These are chat archives for ramda/ramda

5th
May 2015
Jethro Larson
@jethrolarson
May 05 2015 02:01
Indeed
Brandon Wilhite
@JediMindtrick
May 05 2015 02:20
One of the things that bugs me a tad about FP is that debugging always seems harder than it should be, even though in a lot of ways it should be easier...so that looks like a good find
Scott Sauyet
@CrossEye
May 05 2015 02:47
Debugging FP is definitely best when you don't have investigate library code but can simply take that for granted. But many debugging tools are designed for imperative systems and don't deal well with declarative ones. (Ever try to debug XSLT or SQL?) Of course the ideal is expressed by the Tony Hoare quote: "[T]here are two ways of constructing a software design: One way is to make it so simple that there are obviously no deficiencies and the other way is to make it so complicated that there are no obvious deficiencies." FP is an attempt to achieve the former.
Hardy Jones
@joneshf
May 05 2015 03:35
holy crap!
that is cool
Brandon Wilhite
@JediMindtrick
May 05 2015 11:39
@CrossEye I 100% agree with everything you said. I also think FP does make massive strides in helping us build simple code (but not always easy). Still I have to wonder if we can still do better. Specifically I'm thinking of some of the things the LightTable IDE was trying to accomplish by printing out intermediate results in composed/chained functions. So part of me is sitting here wondering if I can modify this library to do that for me when I want to.
I may take a crack at it.
Raine Virta
@raine
May 05 2015 11:40
@JediMindtrick you mean like this? https://github.com/raine/treis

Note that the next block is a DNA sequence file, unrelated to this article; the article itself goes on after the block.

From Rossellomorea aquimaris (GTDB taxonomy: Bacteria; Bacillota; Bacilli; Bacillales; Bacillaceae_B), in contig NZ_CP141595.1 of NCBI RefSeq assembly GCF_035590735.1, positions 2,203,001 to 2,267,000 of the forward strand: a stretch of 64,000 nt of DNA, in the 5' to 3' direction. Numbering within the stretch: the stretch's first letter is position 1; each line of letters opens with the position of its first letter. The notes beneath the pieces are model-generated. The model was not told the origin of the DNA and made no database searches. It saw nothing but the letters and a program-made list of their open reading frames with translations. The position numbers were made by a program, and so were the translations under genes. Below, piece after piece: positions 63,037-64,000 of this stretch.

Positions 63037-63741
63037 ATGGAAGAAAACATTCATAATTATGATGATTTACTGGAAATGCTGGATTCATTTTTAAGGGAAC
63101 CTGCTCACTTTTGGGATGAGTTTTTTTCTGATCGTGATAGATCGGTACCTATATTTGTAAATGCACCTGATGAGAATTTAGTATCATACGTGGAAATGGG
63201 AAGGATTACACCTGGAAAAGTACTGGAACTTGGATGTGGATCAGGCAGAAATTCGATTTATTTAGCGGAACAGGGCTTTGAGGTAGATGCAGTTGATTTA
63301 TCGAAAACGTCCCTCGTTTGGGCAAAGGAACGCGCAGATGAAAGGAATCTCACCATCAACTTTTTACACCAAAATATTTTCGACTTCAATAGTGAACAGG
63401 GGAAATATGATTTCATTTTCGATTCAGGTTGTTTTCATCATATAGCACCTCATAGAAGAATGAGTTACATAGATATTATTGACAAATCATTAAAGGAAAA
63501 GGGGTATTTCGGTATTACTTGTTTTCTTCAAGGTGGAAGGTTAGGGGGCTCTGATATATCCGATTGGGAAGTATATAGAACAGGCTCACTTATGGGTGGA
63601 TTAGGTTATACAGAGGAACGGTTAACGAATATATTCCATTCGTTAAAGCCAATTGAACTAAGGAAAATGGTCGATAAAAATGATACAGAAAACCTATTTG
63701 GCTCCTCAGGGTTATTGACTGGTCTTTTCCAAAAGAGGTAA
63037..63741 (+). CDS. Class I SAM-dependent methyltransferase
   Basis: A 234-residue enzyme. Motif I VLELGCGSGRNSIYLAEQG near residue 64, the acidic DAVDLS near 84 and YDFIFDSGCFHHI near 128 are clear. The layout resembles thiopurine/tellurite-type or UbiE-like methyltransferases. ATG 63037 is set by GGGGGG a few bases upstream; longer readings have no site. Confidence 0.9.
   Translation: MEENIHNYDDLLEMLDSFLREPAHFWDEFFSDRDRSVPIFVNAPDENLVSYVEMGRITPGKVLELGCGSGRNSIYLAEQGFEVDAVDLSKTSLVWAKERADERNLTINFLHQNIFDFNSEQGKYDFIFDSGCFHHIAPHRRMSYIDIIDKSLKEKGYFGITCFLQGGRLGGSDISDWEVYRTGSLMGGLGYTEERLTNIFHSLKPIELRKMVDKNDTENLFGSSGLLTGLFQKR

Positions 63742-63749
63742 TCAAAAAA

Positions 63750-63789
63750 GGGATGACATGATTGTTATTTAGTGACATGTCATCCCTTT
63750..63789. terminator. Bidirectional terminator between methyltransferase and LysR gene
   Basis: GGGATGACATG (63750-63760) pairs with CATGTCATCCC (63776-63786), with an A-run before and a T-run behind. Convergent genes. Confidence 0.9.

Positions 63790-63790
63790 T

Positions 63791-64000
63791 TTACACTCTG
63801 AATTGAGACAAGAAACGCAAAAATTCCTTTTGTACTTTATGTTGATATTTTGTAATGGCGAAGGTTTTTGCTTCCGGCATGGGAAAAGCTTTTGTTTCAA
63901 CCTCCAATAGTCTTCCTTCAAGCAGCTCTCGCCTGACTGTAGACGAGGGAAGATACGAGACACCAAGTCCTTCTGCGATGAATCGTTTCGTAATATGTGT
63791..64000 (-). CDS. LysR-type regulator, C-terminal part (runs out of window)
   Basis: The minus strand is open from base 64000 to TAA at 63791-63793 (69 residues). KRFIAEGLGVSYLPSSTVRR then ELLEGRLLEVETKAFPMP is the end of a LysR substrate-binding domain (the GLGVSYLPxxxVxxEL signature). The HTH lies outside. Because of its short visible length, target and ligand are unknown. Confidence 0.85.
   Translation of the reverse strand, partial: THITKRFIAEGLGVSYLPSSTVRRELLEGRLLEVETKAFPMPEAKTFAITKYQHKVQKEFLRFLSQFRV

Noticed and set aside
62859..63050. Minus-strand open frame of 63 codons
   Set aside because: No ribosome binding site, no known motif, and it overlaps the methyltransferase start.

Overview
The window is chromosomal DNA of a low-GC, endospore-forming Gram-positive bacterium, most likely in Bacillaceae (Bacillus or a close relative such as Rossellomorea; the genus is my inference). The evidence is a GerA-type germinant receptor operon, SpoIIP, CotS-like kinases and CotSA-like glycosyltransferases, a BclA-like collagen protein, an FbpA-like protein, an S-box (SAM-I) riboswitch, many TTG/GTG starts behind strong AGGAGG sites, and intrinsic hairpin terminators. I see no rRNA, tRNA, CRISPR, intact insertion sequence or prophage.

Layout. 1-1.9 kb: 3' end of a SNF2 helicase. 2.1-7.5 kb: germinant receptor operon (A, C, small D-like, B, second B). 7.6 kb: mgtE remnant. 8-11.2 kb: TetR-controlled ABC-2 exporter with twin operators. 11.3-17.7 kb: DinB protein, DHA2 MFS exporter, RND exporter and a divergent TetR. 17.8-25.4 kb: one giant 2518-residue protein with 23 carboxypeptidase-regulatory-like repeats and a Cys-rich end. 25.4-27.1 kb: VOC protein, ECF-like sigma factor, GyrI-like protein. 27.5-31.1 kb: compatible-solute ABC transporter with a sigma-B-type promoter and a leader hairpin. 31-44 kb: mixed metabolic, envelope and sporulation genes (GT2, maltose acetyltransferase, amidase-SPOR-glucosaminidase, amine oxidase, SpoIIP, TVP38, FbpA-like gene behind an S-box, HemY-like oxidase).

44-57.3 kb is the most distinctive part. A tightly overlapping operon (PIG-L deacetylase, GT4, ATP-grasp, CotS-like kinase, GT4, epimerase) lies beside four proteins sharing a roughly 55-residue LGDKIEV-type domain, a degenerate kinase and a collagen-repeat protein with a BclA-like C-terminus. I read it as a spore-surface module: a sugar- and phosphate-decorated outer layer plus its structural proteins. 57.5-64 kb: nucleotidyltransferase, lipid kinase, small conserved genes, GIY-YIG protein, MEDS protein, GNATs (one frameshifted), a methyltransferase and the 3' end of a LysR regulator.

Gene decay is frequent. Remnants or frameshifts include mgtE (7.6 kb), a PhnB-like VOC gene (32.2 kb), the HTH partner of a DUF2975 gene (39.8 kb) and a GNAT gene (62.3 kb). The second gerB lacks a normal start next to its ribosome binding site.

Brandon Wilhite
@JediMindtrick
May 05 2015 11:41
lol @raine ummm...yes! Thanks!
Brandon Wilhite
@JediMindtrick
May 05 2015 11:53
I think this will help me a lot.
Hardy Jones
@joneshf
May 05 2015 12:14
@JediMindtrick have you looked at racket?
Brandon Wilhite
@JediMindtrick
May 05 2015 12:19
Nope.
But I will :)
So far my fp journey has included dives into both Clojure and Scala, but at work I'm stuck with javascript and C#, so I don't have as much opportunity to apply as I'd like
This is why I was happy to find Ramda, b/c I can certainly fit that to my js...and it's sorta more correct than lo-dash, for example. Just meaning I never felt like I could get my code as succinct with lo-dash as I should have been able.
Racket looks interesting though.
Raine Virta
@raine
May 05 2015 12:25
I was thinking about having a look at racket accompanied with the little schemer
Hardy Jones
@joneshf
May 05 2015 12:29
@JediMindtrick oh, well that's the problem, you've been looking at clojure and scala, no wonder it's hard to debug ;)
Brandon Wilhite
@JediMindtrick
May 05 2015 12:52
@joneshf :)
Michael Hurley
@buzzdecafe
May 05 2015 13:29
<3 racket
Dalibor Novak
@BorePlusPlus
May 05 2015 17:06
What is the most elegant way to write a function that takes an array and returns undefined if that array is empty?
Hardy Jones
@joneshf
May 05 2015 17:29
@BorePlusPlus what does it return if the array is not empty?
Dalibor Novak
@BorePlusPlus
May 05 2015 17:29
array itself
the proverbial issue of incomplete requirements eh?
Hardy Jones
@joneshf
May 05 2015 17:30
Why not:
function wat(xs) {
  return xs.length === 0 ? undefined : xs;
}
Dalibor Novak
@BorePlusPlus
May 05 2015 17:31
This is almost what I have now - I was wondering if there is a more elegant way...
Viktor Fröberg
@vikfroberg
May 05 2015 17:32
What's not elegant about it?
Dalibor Novak
@BorePlusPlus
May 05 2015 17:34
it seems to take more space than needed :wink: In my brief wonder through clojure land I found seq quite handy. It it essentially doing what I want to do...
Hardy Jones
@joneshf
May 05 2015 17:35

My feeling is that perhaps this function is either a simplification of the actual task, or it's not actually necessary.

Surely you're going to do something with the result of that function, maybe you're going to continue with the task, or maybe you're going to display an error and get out of there, or maybe you're going to move to a differnt computation.

Does that seem right?

Dalibor Novak
@BorePlusPlus
May 05 2015 17:35
I would like to assoc the result of this function into a map
Hardy Jones
@joneshf
May 05 2015 17:37
I see.
Dalibor Novak
@BorePlusPlus
May 05 2015 17:37